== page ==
Senator and ex-Presidential candidate John McCain announced Wednesday at a press conference that he will introduce a resolution seeking to pardon the deceased African American heavyweight boxing champion Jack Johnson. In 1913, Johnson was convicted of violating the Mann Act, for transporting a woman across state lines for illegal purposes. At the time, the Mann Act was used to convict black men involved in interracial relationships. Johnson was with a white woman at the time of his arrest.

jack johnson mccain

Jack Johnson

“We need to erase this act of racism which sent an American citizen to prison on a trumped-up charge,” John McCain said at the press conference, where he was accompanied by Jack Johnson’s great-niece, Dorothy Cross, and her daughters, Linda Haywood and Constance Hines.

In 1903, Johnson became the first black heavyweight champion in boxing history. At the time, he was reviled by many white Americans because he openly dated white women and was very outspoken. At one point, Johnson was married to a white woman named Lucille Cameron.

Also supporting John McCain was filmmaker Ken Burns, who in 2005 released a biography of Jack Johnson entitled “Unforgiveable Blackness: The Rise and Fall of Jack Johnson.” Ken Burns has been a vocal proponent of pardoning Jack Johnson since the release of the documentary.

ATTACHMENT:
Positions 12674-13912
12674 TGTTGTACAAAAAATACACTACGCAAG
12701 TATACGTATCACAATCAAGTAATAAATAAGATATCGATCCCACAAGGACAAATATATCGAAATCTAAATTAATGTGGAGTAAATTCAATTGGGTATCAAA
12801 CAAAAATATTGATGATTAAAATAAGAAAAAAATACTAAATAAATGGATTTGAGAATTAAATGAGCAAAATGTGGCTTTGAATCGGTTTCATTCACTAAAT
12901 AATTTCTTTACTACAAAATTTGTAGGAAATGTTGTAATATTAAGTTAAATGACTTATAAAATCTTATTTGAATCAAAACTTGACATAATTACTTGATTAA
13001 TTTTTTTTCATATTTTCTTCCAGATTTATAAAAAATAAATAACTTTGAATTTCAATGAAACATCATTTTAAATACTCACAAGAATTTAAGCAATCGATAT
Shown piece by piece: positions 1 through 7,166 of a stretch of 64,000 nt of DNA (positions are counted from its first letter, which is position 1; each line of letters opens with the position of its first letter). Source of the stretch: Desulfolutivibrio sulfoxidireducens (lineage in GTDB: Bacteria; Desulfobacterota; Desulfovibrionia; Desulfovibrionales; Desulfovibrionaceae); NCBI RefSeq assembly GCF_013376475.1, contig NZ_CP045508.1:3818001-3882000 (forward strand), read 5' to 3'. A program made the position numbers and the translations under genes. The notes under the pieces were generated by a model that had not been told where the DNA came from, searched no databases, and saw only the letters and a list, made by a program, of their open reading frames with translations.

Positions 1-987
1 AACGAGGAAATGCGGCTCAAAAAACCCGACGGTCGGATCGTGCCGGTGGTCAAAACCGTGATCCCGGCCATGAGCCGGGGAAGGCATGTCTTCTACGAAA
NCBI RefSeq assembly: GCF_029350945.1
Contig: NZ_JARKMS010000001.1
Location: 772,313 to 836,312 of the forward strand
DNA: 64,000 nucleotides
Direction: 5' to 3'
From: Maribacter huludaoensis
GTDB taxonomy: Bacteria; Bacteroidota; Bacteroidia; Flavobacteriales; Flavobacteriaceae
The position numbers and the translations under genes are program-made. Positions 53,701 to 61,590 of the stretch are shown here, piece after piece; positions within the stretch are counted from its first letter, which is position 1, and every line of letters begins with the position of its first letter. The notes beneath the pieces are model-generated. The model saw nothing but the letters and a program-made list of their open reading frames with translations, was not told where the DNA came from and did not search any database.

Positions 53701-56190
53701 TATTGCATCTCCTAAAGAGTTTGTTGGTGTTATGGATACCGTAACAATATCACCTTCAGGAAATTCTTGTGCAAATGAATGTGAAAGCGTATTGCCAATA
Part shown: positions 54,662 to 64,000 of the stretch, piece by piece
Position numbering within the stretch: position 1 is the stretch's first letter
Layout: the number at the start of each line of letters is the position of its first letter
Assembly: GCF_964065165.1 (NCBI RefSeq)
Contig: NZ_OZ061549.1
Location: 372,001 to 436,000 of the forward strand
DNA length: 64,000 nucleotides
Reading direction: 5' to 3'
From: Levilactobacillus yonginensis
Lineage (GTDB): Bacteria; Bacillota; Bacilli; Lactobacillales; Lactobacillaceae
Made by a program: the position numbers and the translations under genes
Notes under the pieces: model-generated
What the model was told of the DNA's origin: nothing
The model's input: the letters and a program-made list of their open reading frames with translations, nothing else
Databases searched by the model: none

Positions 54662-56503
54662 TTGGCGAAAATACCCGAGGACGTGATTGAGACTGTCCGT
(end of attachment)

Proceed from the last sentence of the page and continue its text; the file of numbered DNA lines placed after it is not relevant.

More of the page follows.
McCain stated that Johnson’s pardon from a racially motivated crime was necessary to help America forget the wrongs of its past. Johnson left the country after his conviction, though he later returned to serve a 10 month jail term. Johnson died in 1946.

I have no problems with pardoning Jack Johnson. I am just a little bit perplexed by the timing of this. There are numerous present day problems that John McCain could be getting involved in right now. Instead, he focuses on a boxer that’s been dead for decades? As for the symbolic need to redress past wrongs, er, I’m sorry, but what more symbolism does one need than a black president?

See an excerpt from Ken Burns’ documentary below.

Jack Johnson Biography